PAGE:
The Dark Knight, reviewed


Goddamnit, Heath Ledger. Why couldn't you have taken up yoga?

(Side note: a couple of years ago, two friends of mine crashed at my place for a couple of days en route to a climbing trip. While I was delighted to see them, I was less thrilled with a friend of theirs who stayed unannounced [and uninvited]. He was a bit of a homophobe, among other things. Since Friend #1 wanted to watch Brokeback Mountain, I popped it into the DVD player on the third night. Upon viewing the Tent Scene, Mr. Uninvited Houseguest stood up, announced that it was a shame that Heath Ledger and Jake Gyllenhall had ruined their careers in such a fashion, further stated that neither of them would ever work in Hollywood again, and departed out to sleep in his van. He left early the next morning. Brokeback Mountain: critically acclaimed *and* good for getting rid of unwanted houseguests! Betcha can't say the same about Crash!)

Oh, yeah. The Dark Knight. It really should have been titled The Joker. I'd be hard-pressed to say which is Heath Ledger's better role: this or Ennis del Mar. A useful metric is the Nicholson index; it's pretty hard to out-Jack Jack, and Mr. Ledger certainly does. However, I had zero desire to cry while watching him wreak havoc. I suspect it is also less useful in room clearing, and is unlikely to raise anyone's consciousness about marginalized societal elements, unless you really feel that dynamite-obsessed psychopaths are tragically misrepresented in Hollywood these days.

The rest of the movie (and indeed, there are other people on the screen, though occasionally I forgot in between watching Heath lick his lips ferally) veers between serviceable and pretty darn good. The merely serviceable parts lend it a decidedly overstuffed feel (2 1/2 hours long, and I definitely felt it near the two-hour mark). The plot takes some unexpected twists in between Wagnerian set pieces (including one of the most impressive aerial stunts on film so far) and performances that are far better than one could have expected in a comic book movie even a few years ago.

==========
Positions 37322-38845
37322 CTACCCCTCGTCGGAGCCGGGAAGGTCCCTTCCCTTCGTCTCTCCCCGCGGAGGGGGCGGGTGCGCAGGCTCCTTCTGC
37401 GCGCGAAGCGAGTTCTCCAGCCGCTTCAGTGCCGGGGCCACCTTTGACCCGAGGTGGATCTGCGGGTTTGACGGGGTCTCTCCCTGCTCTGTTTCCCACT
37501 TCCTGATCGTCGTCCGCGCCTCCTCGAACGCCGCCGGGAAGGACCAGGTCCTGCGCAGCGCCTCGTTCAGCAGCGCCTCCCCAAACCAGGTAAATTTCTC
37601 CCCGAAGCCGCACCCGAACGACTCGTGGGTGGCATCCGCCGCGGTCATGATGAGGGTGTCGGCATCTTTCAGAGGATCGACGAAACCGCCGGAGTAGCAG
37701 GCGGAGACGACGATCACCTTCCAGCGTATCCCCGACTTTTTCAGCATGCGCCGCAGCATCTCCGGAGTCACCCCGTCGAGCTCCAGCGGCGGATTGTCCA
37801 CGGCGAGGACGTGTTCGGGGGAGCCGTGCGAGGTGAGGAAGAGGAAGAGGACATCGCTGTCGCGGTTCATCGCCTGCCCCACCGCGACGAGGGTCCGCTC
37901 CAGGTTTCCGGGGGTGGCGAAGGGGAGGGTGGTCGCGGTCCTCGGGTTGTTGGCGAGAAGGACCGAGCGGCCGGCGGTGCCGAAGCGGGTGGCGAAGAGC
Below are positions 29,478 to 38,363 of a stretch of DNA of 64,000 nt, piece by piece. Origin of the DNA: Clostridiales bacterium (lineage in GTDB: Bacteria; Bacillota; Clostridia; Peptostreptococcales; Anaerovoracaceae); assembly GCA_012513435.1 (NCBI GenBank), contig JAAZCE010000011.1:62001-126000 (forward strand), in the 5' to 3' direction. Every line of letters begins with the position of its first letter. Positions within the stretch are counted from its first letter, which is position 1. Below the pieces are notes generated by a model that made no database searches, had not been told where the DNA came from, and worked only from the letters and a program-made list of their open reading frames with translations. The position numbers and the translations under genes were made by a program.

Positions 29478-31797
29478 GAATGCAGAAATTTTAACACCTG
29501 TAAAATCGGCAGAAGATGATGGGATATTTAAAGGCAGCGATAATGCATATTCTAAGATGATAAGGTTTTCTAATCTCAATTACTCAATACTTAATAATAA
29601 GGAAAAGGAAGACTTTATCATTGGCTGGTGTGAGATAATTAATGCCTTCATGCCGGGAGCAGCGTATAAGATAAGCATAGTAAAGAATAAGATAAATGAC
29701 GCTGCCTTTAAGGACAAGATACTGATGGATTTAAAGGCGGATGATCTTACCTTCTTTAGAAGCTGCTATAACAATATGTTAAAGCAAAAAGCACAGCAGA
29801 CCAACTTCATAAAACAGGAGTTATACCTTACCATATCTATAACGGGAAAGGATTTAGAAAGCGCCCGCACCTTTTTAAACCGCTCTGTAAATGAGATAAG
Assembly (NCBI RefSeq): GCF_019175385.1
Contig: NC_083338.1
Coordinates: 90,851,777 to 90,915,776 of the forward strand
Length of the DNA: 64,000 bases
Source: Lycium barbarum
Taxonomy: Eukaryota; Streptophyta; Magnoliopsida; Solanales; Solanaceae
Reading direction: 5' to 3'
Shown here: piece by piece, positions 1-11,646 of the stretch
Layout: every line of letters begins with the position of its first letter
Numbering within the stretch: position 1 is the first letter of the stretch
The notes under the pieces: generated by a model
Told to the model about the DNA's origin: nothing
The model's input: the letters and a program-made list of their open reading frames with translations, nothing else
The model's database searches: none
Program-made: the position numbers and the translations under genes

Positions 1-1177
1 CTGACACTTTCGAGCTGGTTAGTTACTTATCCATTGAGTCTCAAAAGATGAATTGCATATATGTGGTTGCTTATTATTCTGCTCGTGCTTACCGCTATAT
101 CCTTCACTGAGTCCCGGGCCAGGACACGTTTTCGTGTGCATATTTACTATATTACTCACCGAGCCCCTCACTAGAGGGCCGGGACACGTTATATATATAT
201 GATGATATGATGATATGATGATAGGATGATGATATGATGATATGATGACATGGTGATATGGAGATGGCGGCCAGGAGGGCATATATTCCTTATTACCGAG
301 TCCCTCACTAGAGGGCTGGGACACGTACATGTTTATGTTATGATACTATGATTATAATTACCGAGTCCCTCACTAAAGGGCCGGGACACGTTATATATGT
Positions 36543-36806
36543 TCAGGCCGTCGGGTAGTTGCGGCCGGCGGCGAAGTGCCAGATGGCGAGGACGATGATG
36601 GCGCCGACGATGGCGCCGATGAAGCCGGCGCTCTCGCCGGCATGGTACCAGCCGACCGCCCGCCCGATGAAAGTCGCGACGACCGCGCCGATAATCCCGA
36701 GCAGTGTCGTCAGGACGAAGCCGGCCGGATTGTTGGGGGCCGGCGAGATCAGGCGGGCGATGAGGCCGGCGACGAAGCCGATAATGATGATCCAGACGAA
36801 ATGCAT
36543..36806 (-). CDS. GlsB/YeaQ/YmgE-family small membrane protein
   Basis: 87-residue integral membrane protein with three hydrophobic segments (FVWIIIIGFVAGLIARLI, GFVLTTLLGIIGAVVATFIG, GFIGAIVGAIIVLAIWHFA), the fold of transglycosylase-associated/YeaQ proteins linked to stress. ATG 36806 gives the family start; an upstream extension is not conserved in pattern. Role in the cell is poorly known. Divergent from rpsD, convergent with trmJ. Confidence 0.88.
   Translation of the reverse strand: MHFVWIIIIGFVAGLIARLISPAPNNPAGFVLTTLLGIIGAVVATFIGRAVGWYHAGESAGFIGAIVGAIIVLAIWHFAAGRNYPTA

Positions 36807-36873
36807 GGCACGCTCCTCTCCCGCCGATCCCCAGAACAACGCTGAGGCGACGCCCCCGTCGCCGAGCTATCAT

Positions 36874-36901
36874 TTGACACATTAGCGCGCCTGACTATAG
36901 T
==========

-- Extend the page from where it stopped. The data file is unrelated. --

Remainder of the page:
Poor Katie Holmes. Maggie Gyllenhall evinces more professionalism in a raised eyebrow than she managed in the entire previous film. Gary Oldman by himself makes both films worth watching. I'd be raving about Christian Bale if I hadn't spent the entire movie transfixed by Heath Ledger's tongue. The guy fills out a Bat-suit better than anyone prior. Aaron Eckhart oozes slightly suspect public-servant charm as Harvey Dent, and then as Two-Face he just... oozes. He gets some of the DC-iest dialogue in the movie, and damn if he doesn't make it sound sincere.

Jonathan Nolan, my inner Catholic nun began rapping you on the knuckles every time one of these fine people had to utter a cliche that you slapped into the script, and it's a good thing for you that they were frequently followed by epic explosions and/or Heath twitching crazily around again. (One more for the Nicholson index: they didn't sound like cliches when they came out of a pair of red rictus lips.) But you made some fascinating points about terror, fear, and the truly moral way for those in power to react to both, so I'll give you a pass. If you got Middle America genuinely thinking about the pros and cons of wiretapping, you can have at least five scenes involving flipping a coin and blathering about chance.

Near the end, I found myself very grateful for the presence of Michael Caine and Morgan Freeman in such bleak surroundings, particularly as things fell apart and the center did not hold. While The Dark Knight had some humor, it was black as a certain crusader's cape. It left me pensive and more than a bit depressed, and some "Billionaire Playboy Burns Down Mansion" levity would have been much appreciated near the end.

Is it just me, or does anyone else find it odd that American society mostly analyzes morality in the context of comic book archetypes these days? I'm not complaining; I think it's an improvement over analyzing morality through Westerns. I'll take Heath Ledger, Robert Downey Jr., and Edward Norton over John Wayne any day. But now I'm thinking about all the movies John Wayne made, and how small Heath Ledger's body of work is, and I'm back at the beginning.

Goddammit, Heath Ledger!